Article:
Sridevi’s performance in Johnny was extraordinarily intense and subtly layered.

Sridevi is no more but Archana will live forever Why I fell in love with JohnnyYoutube/Mishri Tamil Movies
Flix Blog Monday, February 26, 2018 - 10:12

There is at least one Sridevi film for every human being to fall in love with. In her career spanning over five decades, Sridevi has perhaps played every possible role – from tomboyish to demure, from childlike to reasoned, from cultured to savage. In doing so, in building an oeuvre that has some of the finest performances Indian cinema has ever seen, Sridevi has also built an unlikely yet tremendous fan base. There is something in her oeuvre for everyone to fall in love with. Johnny, the iconic Tamil film released in 1980, is one Sridevi film I could fall in love with, over and over again. It was as much a Sridevi's film as it was Rajinikanth's. 

Johnny saw some of the finest minds of Indian cinema come together. Directed by the legendary J Mahendran, the film had Rajinikanth play two strikingly contrasting roles. But it was Sridevi as Archana – a singer hopelessly in love with Johnny (a role performed by Rajinikanth) - that stole the show. Sridevi’s performance in Johnny was extraordinarily intense and subtly layered.

Archana is a singer, a popular one at that, yet she dwells in realms of solitude till she meets Johnny – an ardent fan of hers and a good-hearted conman. They fall in love with each other but Johnny withdraws to himself, unwilling to let Archana know that he is after all a conman. Archana is persistent and through the course of the movie, emerges as this woman who has an infinite capacity to love unconditionally. The sequence where she professes her love for Johnny and asks him to marry her flows mellifluously through the screen into our souls. Sridevi, throughout Johnny, is poetry in motion.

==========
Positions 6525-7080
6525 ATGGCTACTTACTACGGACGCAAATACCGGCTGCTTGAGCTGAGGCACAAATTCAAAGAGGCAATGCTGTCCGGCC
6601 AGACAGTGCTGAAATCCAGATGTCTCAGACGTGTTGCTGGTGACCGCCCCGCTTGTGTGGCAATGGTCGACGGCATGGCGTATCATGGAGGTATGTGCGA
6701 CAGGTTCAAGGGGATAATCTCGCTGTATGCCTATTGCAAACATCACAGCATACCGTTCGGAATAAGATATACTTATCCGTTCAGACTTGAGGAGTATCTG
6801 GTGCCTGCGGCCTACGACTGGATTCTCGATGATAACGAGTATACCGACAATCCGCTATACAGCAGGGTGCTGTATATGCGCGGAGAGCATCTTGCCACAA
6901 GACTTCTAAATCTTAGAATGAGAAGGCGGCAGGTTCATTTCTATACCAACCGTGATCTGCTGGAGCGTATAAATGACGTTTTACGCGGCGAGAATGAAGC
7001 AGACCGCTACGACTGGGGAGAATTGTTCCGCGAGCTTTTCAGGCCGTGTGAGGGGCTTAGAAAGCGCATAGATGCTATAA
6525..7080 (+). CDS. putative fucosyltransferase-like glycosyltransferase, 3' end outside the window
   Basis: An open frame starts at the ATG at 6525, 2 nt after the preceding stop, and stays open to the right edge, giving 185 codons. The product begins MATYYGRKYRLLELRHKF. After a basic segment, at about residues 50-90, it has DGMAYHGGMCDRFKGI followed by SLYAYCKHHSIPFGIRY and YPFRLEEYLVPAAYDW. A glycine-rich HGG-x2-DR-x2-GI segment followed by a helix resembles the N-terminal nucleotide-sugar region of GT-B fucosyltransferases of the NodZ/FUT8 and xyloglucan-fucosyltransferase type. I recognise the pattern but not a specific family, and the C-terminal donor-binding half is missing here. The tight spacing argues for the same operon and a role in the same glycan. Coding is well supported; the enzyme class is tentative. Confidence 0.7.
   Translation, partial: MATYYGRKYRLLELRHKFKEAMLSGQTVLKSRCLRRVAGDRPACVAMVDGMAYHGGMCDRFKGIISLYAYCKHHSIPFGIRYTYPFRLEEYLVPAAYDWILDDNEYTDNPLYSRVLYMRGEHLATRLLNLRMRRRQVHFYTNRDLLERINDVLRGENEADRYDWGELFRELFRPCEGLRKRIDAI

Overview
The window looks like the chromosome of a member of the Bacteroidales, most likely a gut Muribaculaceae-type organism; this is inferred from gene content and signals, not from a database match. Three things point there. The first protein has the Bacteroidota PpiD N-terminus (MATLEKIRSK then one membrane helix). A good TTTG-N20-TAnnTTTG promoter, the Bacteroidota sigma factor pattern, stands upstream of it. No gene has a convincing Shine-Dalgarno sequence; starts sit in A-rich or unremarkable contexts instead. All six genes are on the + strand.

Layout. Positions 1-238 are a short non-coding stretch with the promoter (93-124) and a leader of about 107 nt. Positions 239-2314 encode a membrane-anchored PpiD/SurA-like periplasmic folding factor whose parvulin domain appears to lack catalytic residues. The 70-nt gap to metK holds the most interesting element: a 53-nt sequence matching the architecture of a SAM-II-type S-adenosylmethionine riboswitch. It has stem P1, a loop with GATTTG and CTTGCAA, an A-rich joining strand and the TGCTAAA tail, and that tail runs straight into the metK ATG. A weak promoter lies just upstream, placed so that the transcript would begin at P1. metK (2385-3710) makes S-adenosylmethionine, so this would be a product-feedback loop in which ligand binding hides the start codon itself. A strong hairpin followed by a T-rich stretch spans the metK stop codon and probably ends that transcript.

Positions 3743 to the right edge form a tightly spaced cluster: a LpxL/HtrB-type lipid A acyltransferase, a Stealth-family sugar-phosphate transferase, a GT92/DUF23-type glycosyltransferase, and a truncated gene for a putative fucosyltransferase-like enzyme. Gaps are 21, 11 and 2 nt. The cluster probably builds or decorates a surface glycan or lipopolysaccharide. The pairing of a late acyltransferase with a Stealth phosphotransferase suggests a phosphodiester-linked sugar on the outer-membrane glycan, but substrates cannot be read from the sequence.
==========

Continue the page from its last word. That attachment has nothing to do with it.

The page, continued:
In Johnny, Sridevi was vulnerable in a very dignified way – not the kind of vulnerability a typical Tamil cinema heroine is so accustomed to. Archana’s is not the vulnerability that revels in Tamil cinema’s toxic masculinity or panders to it. It is the kind of vulnerability that ends up making the hero vulnerable. Rajinikanth in Johnny is as vulnerable as Sridevi is – sometimes even more when he is caught in a dilemma about accepting Archana’s love and her proposal for marriage. Archana, despite being vulnerable and subtle, has no such dilemma. She is lonely but she knows what she wants in her life. There is an aura of certainty about her. There is an aura of melancholy about her.

She carries this aura of melancholy with such unmistakable grace in the much celebrated Kaatril Enthan Geetham song sequence where Archana sings all alone in the heavy rains, hoping Johnny would come there. He is after all so ardent a fan.

She is not the Sridevi we would begin to see later. She does not wear anything flashy in Johnny nor dances her heart out. Yet it was through films like Johnny, just like through Sadma that Sridevi inched closer to our hearts.

Sridevis might, but Archanas don’t die. They linger in the air like a song sung by a woman with an infinite capacity to love unconditionally.

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